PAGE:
The Delboeuf, Ponzo and More Illusions

By Grant Ocean

The Ebbinghaus Illusion

The Ebbinghaus illusion is a famous illusion named for its discoverer, German psychologist Hermann Ebbinghaus. He likely introduced this illusion in the 1890s, though he did not publish it in any specific publication. As shown in the figure on the right, in this illusion two circles of identical size are placed in the middle and one is surrounded by the larger circles while the other is surrounded by the smaller circles; the central circle with larger surrounding objects appears smaller than the one with smaller objects around it. As mentioned earlier, the main explanation of the Ebbinghaus illusion is the size contrast or visual angle contrast theory, which is that the perceived size of an object is influenced by its contrast with nearby contextual objects. If the objects in the nearby surrounding context are smaller in contrast, the viewed object is perceived as larger than those without the context; and if the objects in the nearby surroundings are bigger in contrast, the object is perceived as smaller. There are two suggested ways for this contrast to happen: One is the simultaneous contrast in which the changes occur when you look at the target object and the size of the visual angles subtended by extents that appear close to the target object; another is the successive contrast in which the changes occur when you first intently stare at the extents of nearby objects and then view the target object. Another popular explanation for the Ebbinghaus illusion is that the illusion is caused by linear perspective, that is, the larger surrounding circles look closer than the smaller surrounding ones; therefore, the central circle with the farther looking background is interpreted as bigger because a far object has to be bigger in actual size for it to have the same retinal image size as a near object. This phenomenon is accounted for by the "size constancy theory" or "taking into account hypothesis", that is, our brain takes the distance into account when interpreting the retinal image information; thus, a longer distance will make the perceived size of an equal retinal image larger.
        However, I believe that the Ebbinghaus illusion is simply a variant of the Delboeuf illusion, and I have adequate evidence to prove my belief. What we see in the standard Ebbinghaus illusion are two identical middle circles enclosed by the outline of the surrounding circles, as shown in the figure on the left below. If we ignore the surrounding circles in the figure on the left below and concentrate only on the middle circles and their outlines, we will see a familiar figure, the Delboeuf illusion figure. I believe that the relative size of the surrounding objects plays a minimum or nonexistent role in the illusion. The Ebbinghaus illusion, like the Delboeuf and Ponzo illusions, is mainly caused by the visual field volume and the principle: The smaller portion of the visual field an object occupies, the smaller the object appears to be, and vice versa. To test this belief, all we need to do is to remove all the larger surrounding circles and replace them with small circles on their outline, and see what happens. As shown in the figure on the right below, the left middle circle still appears to be smaller than the right middle circle even though it is now surrounded by the circles the same size as the surrounding circles around the right middle circle. If the visual angle contrast works for the illusion, it still has to work; but not anymore. If the smaller objects in the surroundings remind you of a farther away distance, then these small surrounding circles still have to do so; but they do not. The sole factor contributing to the illusion in this figure is the sub-visual field volume as predicted by the principle gained from the analysis of the Delboeuf illusion.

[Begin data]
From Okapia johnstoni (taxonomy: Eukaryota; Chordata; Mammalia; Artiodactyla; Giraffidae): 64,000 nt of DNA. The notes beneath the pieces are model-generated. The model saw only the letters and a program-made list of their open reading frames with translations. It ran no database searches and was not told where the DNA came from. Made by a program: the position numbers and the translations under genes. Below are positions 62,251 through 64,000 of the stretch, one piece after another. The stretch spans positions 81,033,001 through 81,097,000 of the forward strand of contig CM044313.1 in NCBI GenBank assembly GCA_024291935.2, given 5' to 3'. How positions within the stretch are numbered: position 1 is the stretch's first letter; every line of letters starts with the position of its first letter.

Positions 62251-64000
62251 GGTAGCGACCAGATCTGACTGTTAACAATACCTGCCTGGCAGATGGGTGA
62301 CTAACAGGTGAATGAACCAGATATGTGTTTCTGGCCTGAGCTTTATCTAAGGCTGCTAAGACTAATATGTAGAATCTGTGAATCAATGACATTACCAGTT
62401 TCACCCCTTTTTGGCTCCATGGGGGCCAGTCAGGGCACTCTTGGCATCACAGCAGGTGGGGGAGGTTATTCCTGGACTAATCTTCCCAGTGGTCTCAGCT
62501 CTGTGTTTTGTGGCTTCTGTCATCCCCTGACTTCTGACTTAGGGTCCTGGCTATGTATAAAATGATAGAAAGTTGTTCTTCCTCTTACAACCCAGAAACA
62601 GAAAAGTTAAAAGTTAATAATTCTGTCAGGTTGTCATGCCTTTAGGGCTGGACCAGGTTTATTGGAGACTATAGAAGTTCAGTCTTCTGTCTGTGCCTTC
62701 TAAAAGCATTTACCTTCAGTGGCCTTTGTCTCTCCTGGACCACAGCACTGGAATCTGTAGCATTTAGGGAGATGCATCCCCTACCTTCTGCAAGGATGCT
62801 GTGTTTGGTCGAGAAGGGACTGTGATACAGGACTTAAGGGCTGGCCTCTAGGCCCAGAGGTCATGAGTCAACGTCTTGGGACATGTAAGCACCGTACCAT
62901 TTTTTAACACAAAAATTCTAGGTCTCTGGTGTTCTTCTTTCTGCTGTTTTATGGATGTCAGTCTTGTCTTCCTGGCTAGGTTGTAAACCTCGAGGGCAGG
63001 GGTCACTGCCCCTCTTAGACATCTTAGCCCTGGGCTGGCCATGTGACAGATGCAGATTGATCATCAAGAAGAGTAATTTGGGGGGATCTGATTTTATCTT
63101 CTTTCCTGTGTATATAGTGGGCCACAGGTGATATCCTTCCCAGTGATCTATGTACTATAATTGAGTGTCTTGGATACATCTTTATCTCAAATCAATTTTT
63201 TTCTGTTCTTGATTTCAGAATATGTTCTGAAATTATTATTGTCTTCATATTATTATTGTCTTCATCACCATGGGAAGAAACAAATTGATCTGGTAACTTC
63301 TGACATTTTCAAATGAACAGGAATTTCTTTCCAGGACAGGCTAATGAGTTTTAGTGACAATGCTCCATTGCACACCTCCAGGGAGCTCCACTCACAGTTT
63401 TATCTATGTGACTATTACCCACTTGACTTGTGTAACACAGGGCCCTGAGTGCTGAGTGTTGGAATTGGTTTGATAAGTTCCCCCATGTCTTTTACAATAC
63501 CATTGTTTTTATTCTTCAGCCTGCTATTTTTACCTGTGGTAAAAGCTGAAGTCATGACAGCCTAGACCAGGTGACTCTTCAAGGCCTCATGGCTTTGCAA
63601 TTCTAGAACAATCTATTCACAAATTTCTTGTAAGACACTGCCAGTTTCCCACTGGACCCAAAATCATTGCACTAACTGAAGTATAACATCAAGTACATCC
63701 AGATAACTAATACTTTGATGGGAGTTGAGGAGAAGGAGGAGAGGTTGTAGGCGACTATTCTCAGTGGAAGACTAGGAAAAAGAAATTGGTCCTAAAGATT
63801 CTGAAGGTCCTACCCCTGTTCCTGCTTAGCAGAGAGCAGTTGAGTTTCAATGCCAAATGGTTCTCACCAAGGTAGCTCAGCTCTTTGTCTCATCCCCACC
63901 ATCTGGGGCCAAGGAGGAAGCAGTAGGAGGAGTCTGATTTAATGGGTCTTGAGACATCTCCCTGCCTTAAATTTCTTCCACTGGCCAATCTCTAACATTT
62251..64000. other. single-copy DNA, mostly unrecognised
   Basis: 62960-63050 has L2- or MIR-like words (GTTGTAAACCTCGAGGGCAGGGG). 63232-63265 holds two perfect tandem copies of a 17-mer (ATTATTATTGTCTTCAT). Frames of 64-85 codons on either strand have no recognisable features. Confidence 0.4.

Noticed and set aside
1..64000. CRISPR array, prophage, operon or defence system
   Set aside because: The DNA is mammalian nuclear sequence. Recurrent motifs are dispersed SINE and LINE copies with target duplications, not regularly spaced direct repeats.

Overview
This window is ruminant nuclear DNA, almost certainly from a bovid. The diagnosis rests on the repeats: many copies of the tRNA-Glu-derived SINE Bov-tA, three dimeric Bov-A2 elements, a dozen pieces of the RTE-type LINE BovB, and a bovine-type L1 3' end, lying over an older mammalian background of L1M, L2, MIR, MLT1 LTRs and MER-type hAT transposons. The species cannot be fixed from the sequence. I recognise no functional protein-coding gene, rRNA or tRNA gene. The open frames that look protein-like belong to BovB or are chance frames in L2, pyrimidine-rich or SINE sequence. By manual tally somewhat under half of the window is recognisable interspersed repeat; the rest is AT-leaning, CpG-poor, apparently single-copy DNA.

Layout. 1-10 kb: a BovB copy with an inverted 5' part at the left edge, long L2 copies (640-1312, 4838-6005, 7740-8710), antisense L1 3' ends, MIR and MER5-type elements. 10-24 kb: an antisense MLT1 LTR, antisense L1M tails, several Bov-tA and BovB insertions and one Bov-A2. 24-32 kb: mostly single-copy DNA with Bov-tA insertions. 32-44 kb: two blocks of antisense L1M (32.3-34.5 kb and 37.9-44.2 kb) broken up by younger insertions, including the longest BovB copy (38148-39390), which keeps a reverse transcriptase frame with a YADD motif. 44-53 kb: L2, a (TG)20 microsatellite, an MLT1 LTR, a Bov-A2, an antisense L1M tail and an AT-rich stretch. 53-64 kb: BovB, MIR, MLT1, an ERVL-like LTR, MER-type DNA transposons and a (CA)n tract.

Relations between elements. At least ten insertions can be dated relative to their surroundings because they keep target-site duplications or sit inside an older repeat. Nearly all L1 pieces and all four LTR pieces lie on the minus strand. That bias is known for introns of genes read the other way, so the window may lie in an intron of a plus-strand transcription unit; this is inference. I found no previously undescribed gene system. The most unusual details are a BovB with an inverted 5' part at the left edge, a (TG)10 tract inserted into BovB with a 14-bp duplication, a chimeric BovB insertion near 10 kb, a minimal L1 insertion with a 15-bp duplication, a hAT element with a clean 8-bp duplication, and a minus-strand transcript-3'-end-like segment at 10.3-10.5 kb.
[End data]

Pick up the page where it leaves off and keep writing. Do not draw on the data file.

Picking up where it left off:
Try this experiment yourself: look at a long straight wall. The wall seems to have straight and parallel lines when our line of sight is perpendicular to the wall, as shown in the figure below, where the parallel lines represent the top side and bottom side of the wall and the circle represents the conical visual field. If the apparent size of objects is caused by perspective, the appearance of the wall would be different. The wall would appear like a rugby football, that is, the middle is wider and both ends are narrower since the middle section is closer to our eyes and the walls on both sides are farther away from us as they extend further. The lines of the wall should converge on both ends when they are extending further away from our eyes as predicted by perspective and exampled by converging road or railway tracks extending to the horizon. The reason why the wall seems to have parallel lines when our line of sight is perpendicular to it is that the whole visible wall is inside the same conical visual field. As such, any part of the wall occupies the same portion of the visual field; therefore, the whole visible wall appears to have the same width from one end to the other. On the other hand, the same lines of the wall appear to be straight lines converging to a vanishing point on the horizon when our line of sight is parallel to the wall. The reason is that the conical visual field is not the same volume anymore. As we look further away, the visual field volume is expanding with increasing distance. As a result, the section of the wall at distance occupies a smaller portion of the visual field; and the lines appear to be smaller and closer to each other, or converging in relation to the larger visual field volume.